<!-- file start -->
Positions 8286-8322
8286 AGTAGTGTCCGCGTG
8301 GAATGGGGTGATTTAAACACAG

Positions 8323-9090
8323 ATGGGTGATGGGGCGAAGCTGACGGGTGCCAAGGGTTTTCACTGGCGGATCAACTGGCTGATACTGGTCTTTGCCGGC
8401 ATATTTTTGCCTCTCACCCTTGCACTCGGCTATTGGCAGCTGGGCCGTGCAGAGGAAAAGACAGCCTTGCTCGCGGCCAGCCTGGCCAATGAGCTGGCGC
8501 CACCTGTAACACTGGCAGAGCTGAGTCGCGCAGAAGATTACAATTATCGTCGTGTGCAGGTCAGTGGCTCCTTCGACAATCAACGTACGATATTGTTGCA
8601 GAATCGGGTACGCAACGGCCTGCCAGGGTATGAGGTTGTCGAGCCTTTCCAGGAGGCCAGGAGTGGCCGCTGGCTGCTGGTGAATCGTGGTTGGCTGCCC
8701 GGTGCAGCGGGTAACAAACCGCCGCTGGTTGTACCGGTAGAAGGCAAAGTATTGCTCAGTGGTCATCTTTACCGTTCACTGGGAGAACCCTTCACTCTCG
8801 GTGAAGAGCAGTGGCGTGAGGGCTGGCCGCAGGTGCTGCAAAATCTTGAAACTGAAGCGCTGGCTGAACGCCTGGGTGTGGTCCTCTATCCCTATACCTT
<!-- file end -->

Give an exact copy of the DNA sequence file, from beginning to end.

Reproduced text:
Positions 8286-8322
8286 AGTAGTGTCCGCGTG
8301 GAATGGGGTGATTTAAACACAG

Positions 8323-9090
8323 ATGGGTGATGGGGCGAAGCTGACGGGTGCCAAGGGTTTTCACTGGCGGATCAACTGGCTGATACTGGTCTTTGCCGGC
8401 ATATTTTTGCCTCTCACCCTTGCACTCGGCTATTGGCAGCTGGGCCGTGCAGAGGAAAAGACAGCCTTGCTCGCGGCCAGCCTGGCCAATGAGCTGGCGC
8501 CACCTGTAACACTGGCAGAGCTGAGTCGCGCAGAAGATTACAATTATCGTCGTGTGCAGGTCAGTGGCTCCTTCGACAATCAACGTACGATATTGTTGCA
8601 GAATCGGGTACGCAACGGCCTGCCAGGGTATGAGGTTGTCGAGCCTTTCCAGGAGGCCAGGAGTGGCCGCTGGCTGCTGGTGAATCGTGGTTGGCTGCCC
8701 GGTGCAGCGGGTAACAAACCGCCGCTGGTTGTACCGGTAGAAGGCAAAGTATTGCTCAGTGGTCATCTTTACCGTTCACTGGGAGAACCCTTCACTCTCG
8801 GTGAAGAGCAGTGGCGTGAGGGCTGGCCGCAGGTGCTGCAAAATCTTGAAACTGAAGCGCTGGCTGAACGCCTGGGTGTGGTCCTCTATCCCTATACCTT